I myself have done sculpture as the complement of my studies. I did sculpture when I was tired
of painting...But I sculpted as a painter. I did not sculpt like a sculptor. Sculpture
does not say what painting says... They are parallel ways, but you can’t confuse them.
Henri Matisse, 1951
If there is any one artist to whom I most relate, it has to be Henri Matisse. Not because of a particular subject matter but because of process, the process of working through ideas of and about painting. The subject is of interest, of course, but it is often just the beginning, with no end. The middle is one great excuse to push, scrape, wipe, and mold paint, the same with drawing and printing and in the case of Matisse, clay.
Matisse: Painter as Sculptor, a new exhibit at the Baltimore Museum of Art, explores this process in great depth by juxtaposing some 160 sculptures, paintings, drawings, and prints, as well as the work of a few contemporaries, such as Rodin, Degas, Cézanne, and Picasso. This exhibit is a rare studio visit allowing us, as closely as possible, to envision a work in progress, step by step.
This exhibit exposes a Matisse seemingly in perpetual exploration of singular themes, whether it’s a reclining nude, a standing nude, or a series of heads; he pursues a continuous flow from drawings to paintings to the sculpted form and back. Always adjusting and simplifying. The process could carry on for years, often returning again and again, moving us from the classical figure of the Serf to the flattened forms in the painting Large Reclining Pink Nude and eventually to his paper cutouts.
In between all of that is pure joy, and this exhibit has many fine examples, including a generous loan from the collection of the Hammer Museum at UCLA, an edition of the four Backs (shown above). This is a perfect example of Matisse returning to and refining an image, and it's a very interesting story. BackI was produced in 1909 but not cast until 1965, while BackII was produced in 1913 and cast in 1962; BackIII was produced in 1916 while WWI was in progress and Matisse was forced to give up his home to soldiers. Luckily, he had a plaster cast made and after the war he returned to it, filling the mold with clay slab and reworking the image: even in the plaster form he gouged and chiseled away, making adjustments until it was cast in 1964. The last version, Back IV, was made in 1930 and then cast in 1964. All the same image and format but an incredible transition to the smooth simplified form of the final version.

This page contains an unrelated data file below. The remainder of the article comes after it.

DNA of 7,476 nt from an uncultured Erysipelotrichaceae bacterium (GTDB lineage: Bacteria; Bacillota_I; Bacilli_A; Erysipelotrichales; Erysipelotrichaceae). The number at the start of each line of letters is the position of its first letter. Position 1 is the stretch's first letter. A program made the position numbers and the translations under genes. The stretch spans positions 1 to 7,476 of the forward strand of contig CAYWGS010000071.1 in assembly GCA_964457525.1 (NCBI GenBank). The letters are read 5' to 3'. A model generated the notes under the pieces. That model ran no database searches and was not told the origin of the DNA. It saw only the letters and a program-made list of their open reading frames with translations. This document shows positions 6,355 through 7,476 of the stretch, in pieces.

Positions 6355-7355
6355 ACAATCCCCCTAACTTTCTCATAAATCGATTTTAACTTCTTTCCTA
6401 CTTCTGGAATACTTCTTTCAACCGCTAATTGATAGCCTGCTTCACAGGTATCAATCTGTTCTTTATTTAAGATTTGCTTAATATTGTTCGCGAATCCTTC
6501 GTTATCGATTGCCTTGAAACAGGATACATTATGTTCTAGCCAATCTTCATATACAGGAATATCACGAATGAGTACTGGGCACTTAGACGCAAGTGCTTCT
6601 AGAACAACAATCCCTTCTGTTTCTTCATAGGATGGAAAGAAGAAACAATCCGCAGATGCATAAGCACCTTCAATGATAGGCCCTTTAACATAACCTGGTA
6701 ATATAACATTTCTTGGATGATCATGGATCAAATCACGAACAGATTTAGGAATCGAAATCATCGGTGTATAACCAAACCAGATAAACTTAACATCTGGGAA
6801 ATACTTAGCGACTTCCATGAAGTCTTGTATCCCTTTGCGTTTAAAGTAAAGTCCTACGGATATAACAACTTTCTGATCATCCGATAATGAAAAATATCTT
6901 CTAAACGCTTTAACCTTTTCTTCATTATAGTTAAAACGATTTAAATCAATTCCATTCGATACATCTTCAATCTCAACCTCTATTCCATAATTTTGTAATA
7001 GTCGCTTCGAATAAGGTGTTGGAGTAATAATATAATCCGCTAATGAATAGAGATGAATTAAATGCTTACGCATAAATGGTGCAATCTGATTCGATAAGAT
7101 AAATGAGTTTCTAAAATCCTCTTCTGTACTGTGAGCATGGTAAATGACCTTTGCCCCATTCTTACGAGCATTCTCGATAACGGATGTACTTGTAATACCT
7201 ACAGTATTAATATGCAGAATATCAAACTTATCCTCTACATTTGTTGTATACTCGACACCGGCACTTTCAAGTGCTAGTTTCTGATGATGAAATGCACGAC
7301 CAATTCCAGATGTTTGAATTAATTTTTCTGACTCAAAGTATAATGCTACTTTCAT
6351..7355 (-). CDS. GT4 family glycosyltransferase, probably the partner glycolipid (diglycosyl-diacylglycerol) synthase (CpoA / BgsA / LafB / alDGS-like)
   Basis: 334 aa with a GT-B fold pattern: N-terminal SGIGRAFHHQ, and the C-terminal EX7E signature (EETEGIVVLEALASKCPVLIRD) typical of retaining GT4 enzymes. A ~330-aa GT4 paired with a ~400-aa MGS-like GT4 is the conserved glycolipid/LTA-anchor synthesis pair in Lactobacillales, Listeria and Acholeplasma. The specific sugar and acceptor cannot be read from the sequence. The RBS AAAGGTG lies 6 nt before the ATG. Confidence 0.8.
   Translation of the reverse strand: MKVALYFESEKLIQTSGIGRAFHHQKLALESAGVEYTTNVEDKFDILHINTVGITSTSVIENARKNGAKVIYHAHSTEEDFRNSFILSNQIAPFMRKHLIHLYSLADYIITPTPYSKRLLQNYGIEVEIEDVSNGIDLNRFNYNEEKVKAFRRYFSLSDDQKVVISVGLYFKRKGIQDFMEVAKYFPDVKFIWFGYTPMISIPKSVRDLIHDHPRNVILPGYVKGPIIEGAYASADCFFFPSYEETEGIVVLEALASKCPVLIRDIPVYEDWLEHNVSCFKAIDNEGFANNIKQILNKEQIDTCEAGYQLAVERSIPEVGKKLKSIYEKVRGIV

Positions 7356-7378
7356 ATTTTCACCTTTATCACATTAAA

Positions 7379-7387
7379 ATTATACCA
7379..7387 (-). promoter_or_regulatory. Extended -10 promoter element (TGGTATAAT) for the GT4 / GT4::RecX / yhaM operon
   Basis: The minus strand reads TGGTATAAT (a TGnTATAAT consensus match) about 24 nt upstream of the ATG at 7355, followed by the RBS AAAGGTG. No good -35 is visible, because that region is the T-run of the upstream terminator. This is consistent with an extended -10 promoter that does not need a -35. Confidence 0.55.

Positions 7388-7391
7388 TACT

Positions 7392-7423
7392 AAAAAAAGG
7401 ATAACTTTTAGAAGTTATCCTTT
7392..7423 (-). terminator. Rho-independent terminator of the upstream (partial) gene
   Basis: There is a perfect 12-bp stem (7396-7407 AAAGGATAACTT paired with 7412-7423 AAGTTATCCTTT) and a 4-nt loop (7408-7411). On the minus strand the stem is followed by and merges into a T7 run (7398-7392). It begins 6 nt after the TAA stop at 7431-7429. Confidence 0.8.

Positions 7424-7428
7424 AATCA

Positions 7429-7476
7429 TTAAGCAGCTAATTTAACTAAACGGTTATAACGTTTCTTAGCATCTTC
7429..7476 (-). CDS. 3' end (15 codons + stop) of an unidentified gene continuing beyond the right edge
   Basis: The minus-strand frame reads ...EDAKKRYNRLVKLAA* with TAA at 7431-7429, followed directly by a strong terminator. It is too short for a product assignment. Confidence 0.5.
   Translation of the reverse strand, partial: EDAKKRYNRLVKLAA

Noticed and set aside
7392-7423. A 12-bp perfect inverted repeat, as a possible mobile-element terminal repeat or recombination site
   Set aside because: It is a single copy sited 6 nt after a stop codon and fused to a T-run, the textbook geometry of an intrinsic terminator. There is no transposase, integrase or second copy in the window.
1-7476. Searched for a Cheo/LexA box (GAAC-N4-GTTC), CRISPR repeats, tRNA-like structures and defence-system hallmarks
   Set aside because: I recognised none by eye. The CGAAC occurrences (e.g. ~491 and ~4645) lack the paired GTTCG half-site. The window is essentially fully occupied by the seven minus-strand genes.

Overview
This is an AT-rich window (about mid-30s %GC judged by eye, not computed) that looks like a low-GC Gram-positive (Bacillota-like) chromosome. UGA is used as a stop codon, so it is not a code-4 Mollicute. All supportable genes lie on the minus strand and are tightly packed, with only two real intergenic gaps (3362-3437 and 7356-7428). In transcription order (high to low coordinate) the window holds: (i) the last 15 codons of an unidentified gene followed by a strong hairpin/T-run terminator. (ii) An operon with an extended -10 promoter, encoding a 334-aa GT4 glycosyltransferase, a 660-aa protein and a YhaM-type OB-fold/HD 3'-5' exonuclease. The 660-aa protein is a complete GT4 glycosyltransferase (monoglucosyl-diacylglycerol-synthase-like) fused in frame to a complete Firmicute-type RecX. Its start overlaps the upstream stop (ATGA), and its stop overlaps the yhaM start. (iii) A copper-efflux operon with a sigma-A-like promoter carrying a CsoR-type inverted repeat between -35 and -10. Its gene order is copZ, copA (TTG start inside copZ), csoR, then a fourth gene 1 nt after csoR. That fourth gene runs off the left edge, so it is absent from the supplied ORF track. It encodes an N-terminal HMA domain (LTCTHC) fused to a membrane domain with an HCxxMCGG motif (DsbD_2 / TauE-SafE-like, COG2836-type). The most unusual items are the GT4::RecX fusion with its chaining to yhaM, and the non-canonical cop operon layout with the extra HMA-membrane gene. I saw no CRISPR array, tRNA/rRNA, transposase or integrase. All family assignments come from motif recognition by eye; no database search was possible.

Matisse never saw these cast versions; he traditionally would cast his work only after there was an order from a patron and rarely exceeding an edition of ten. The casting of the series in this exhibit was undertaken by his heirs, as there was a burgeoning market for outdoor sculpture gardens in the late 50s and 60s, such as the Hirshhorn Museum’s.
Another aspect to this exhibit is that the staff of the BMA undertook a process known as technical art history, during which conservators and curators examined more than 120 sculptures at 13 different institutions, recording casting methods, mold lines, tool marks, and surface finish. They also did a laser scan to analyze structural variations. It kinda takes the fun out of pushing clay around, but it is interesting to see the results. A hands/mouse-on computer program developed in association with UMBC, How to Look at Sculpture, and a video display of the scanning of Reclining Nude (Aurora) are available for study.
Available at Amazon:
D. Kosinski, A. Boulton, S. Nash, and O. Shell, Matisse: Painter as Sculptor
Matisse: Painter as Sculptor opens this Sunday, October 28 (free admission on opening day!), and runs through February 3, 2008. I recommend the exhibit catalogue (available through Amazon via the link at right) and my Flickr site for more exhibit images and details.
The BMA also announced a gift this past week, of 77 Matisse prints from the Pierre and Maria-Gaetana Matisse Foundation. In addition to the Cone Collection, this will make the museum one of the finest collections of the artist's work in the country. The new prints are expected to go on view in 2009.
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